The close of a year and the anticipation of what’s to come in the New Year always brings about some interesting reviews of the past 12 months and predictions for the future by industry analysts, company executives and the trade press. Two articles recently caught my attention.
The first was an article on healthcareanalytics.com that noted Healthcare IoT topics dominated their top 10 stories of 2015. In fact, three IoT related stories made their top ten, including the year’s most popular story, Why Healthcare Big Data Analytics Needs the Internet of Things.
I found this quote from writer Jennifer Bresnick in particular to be a very clear indicator of the power of the IoT for healthcare: “While some may view the IoT as the perfect set-up for a post-apocalyptic novel, it has real power for healthcare. Analytics systems that integrate medical devices like imaging machines and beside monitors can reduce unnecessary spending, improve diagnostic accuracy, and slash repeated tests. Monitoring hand hygiene through internet-connected sanitizer stations can cut infection rates and save lives. Increasing patient engagement through smartphones and patient-generated health data doesn’t just improve satisfaction and overall health, but it also helps providers get paid.”
Secondly, Jahangir Mohammed, a member of the World Economic Forum, published his 5 Predictions for the Internet of Things in 2016. His first prediction caught my eye and I couldn’t agree more:
1. “The ‘security of things’ will take centre stage. In 2015, the market saw tremendous growth in the number of connected devices, and that proliferation gave rise to concerns about the security of IoT. Next year will be the one where IoT security takes centre stage – and the winners will be the solution providers who can help enterprises not only deliver connected services, but secure them, too.” These two thoughts go hand in hand. There is great potential for the IoT to dramatically change the healthcare delivery landscape, from improving patient safety and outcomes to enhancing the way care is delivered. But, success will be predicated upon the ability to integrate these connected systems, devices and data in a secure manner while ensuring patient privacy and protecting against cyberattacks. And this applies to all industries where IoT solutions are being developed and deployed, and that’s just about everywhere.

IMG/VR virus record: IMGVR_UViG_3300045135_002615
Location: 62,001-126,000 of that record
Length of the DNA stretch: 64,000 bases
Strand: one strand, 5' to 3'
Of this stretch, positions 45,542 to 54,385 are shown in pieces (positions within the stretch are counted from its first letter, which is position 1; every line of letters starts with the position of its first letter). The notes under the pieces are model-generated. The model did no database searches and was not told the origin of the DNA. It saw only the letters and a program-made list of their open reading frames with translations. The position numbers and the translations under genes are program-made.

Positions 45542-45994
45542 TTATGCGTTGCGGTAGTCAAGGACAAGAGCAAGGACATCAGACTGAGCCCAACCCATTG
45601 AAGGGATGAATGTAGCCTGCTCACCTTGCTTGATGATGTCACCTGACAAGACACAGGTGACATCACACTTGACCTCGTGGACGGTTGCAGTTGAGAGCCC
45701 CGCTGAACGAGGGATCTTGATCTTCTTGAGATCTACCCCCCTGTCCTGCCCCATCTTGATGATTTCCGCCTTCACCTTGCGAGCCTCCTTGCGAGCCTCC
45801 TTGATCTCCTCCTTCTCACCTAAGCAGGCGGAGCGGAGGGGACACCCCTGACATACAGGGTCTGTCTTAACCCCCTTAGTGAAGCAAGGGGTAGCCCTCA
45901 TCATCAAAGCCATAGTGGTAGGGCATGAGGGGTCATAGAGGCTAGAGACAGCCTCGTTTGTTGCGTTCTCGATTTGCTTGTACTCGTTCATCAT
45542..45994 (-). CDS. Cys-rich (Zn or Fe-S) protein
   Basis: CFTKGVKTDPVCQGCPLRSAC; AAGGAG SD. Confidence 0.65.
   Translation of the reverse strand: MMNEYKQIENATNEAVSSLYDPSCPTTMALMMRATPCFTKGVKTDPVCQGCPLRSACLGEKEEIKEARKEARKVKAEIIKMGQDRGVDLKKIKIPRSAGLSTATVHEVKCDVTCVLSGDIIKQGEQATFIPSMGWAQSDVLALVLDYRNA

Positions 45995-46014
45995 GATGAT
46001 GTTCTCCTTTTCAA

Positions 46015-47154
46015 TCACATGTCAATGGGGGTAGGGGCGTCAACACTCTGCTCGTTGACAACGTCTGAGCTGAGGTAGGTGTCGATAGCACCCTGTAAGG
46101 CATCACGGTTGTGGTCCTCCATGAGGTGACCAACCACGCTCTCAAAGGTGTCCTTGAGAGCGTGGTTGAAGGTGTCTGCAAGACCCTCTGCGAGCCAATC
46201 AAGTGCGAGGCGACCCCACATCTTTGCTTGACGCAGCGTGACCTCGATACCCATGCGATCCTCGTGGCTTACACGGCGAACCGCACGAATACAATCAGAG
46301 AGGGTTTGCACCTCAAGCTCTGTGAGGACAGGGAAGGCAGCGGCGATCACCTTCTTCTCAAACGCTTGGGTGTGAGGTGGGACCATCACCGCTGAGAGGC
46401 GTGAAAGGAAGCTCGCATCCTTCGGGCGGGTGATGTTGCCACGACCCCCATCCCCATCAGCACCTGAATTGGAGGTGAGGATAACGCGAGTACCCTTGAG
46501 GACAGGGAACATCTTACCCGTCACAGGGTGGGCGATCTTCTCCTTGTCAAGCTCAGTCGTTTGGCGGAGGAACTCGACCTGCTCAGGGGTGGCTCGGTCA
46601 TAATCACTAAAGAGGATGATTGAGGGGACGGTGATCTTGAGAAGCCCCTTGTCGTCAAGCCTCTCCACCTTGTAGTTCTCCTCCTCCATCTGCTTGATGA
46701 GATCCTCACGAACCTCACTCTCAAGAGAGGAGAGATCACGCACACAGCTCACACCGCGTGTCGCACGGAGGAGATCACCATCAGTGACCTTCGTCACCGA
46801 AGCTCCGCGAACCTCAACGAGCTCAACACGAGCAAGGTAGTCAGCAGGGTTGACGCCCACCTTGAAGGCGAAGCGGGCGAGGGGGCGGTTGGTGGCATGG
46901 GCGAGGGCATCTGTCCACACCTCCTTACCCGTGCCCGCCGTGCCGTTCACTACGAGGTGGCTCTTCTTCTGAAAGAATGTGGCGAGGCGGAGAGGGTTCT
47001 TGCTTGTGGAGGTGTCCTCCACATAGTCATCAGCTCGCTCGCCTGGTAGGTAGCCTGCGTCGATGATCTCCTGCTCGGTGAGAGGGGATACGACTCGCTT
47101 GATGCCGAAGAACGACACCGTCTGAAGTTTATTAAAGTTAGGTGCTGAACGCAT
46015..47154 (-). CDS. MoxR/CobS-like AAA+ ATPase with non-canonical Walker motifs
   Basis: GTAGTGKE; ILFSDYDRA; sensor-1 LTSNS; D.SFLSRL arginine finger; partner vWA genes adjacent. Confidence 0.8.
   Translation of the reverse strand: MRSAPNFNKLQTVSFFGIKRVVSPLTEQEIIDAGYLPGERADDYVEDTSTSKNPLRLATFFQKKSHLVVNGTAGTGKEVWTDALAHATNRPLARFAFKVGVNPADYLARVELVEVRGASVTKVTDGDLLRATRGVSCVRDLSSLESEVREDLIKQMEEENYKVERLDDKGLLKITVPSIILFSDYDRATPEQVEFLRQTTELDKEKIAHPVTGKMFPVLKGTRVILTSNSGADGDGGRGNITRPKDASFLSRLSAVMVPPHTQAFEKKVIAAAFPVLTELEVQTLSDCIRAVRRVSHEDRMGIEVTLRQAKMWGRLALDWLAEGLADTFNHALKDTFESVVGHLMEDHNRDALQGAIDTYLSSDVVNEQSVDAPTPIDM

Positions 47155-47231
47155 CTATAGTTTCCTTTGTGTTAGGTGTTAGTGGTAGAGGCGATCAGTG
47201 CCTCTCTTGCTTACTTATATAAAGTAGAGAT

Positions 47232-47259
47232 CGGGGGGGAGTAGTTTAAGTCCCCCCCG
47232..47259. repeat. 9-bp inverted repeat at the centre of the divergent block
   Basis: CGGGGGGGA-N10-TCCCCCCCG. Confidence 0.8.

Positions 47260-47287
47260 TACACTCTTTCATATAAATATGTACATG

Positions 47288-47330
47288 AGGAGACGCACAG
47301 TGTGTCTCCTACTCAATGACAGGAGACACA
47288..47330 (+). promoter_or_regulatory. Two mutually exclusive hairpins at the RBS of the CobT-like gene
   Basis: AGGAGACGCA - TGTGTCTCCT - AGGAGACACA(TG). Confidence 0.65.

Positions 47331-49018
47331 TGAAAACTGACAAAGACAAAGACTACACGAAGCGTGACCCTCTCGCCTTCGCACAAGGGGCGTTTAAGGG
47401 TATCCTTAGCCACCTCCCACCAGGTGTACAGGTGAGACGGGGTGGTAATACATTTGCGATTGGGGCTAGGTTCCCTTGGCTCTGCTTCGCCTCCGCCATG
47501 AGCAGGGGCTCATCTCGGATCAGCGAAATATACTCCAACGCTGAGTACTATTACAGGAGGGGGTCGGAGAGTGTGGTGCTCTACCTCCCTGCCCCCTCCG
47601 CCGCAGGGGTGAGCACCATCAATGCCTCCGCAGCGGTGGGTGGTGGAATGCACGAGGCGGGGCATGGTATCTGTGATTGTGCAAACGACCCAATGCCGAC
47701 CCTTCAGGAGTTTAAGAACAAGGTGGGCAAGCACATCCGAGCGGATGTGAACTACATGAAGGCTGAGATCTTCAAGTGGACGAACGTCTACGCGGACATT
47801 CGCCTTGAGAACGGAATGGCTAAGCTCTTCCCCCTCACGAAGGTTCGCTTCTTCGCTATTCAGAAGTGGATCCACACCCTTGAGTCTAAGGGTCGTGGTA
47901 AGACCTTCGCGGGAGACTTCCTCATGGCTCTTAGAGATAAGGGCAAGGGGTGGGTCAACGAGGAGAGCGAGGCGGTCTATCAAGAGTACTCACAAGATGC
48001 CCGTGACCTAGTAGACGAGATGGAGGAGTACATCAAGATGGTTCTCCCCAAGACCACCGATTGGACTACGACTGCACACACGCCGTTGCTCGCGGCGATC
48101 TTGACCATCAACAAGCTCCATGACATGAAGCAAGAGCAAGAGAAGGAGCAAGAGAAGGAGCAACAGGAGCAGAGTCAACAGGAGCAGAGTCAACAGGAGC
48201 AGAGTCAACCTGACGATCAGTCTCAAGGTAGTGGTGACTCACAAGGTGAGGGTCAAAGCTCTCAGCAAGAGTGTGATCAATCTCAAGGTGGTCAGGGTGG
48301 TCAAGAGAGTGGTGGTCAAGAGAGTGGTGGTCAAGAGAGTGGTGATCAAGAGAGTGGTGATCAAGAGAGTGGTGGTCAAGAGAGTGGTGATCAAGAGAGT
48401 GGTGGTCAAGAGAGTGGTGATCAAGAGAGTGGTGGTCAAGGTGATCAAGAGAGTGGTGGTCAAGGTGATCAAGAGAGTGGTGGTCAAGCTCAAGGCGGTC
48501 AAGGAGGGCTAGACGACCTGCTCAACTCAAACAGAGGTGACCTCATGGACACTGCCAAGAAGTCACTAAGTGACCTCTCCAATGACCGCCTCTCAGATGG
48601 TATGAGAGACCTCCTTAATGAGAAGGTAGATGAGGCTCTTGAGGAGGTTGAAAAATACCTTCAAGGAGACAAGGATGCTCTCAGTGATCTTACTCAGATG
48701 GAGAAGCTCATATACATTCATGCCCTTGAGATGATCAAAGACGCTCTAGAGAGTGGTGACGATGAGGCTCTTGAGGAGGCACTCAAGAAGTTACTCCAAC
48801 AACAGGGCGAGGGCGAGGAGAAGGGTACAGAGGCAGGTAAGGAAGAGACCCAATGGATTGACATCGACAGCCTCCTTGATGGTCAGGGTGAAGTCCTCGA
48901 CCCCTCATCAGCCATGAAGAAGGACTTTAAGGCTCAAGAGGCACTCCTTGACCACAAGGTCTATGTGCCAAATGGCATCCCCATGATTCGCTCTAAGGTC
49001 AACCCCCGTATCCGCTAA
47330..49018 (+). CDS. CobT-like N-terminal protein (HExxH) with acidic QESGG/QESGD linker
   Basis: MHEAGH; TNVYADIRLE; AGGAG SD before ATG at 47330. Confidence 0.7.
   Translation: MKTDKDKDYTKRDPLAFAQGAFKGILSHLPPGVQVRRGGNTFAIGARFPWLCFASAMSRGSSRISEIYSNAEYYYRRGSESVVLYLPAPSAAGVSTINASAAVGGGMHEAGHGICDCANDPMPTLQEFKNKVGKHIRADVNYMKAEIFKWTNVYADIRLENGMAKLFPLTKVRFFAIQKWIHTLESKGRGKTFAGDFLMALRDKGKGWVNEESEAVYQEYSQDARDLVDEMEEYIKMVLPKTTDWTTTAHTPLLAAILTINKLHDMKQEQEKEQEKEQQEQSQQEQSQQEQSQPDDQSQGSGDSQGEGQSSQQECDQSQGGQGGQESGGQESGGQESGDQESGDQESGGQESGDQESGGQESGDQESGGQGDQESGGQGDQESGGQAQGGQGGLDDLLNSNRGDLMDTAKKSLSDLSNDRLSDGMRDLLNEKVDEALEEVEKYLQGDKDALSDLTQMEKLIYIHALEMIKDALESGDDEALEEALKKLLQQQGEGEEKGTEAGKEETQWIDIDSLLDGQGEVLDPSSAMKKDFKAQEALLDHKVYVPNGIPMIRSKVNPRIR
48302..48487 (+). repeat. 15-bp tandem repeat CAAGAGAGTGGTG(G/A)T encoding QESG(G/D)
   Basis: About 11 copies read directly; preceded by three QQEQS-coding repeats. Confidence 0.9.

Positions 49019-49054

Fortunately, technology exists today that enables the device developers to incorporate security into their designs and provide that safety assurance. Wibu-Systems co-Founder and CEO Oliver Winzenried, wrote an interesting article that appeared in Medical Device Developments magazine recently, entitled Stay Secure, where he addressed both the challenges and the security solutions for the medical device industry.
He wrote: “Manufacturers of IoT devices in the medical space must implement security mechanisms by design to safeguard patients’ safety and privacy, and device availability and robustness against cyberattacks and product piracy.”
The article goes into great depth about technologies that will help developers effectively meet these challenges.
Vice President Sales USA
Terry Gaul is a sales and business development professional with extensive experience in the software and technology sectors. He has been involved with software protection and licensing technologies for more than 20 years and currently serves as Vice President of Sales at Wibu-Systems USA. When he is not helping customers with software licensing, Terry typically can be found coaching his daughters' soccer teams or camping with his family on the Maine coast.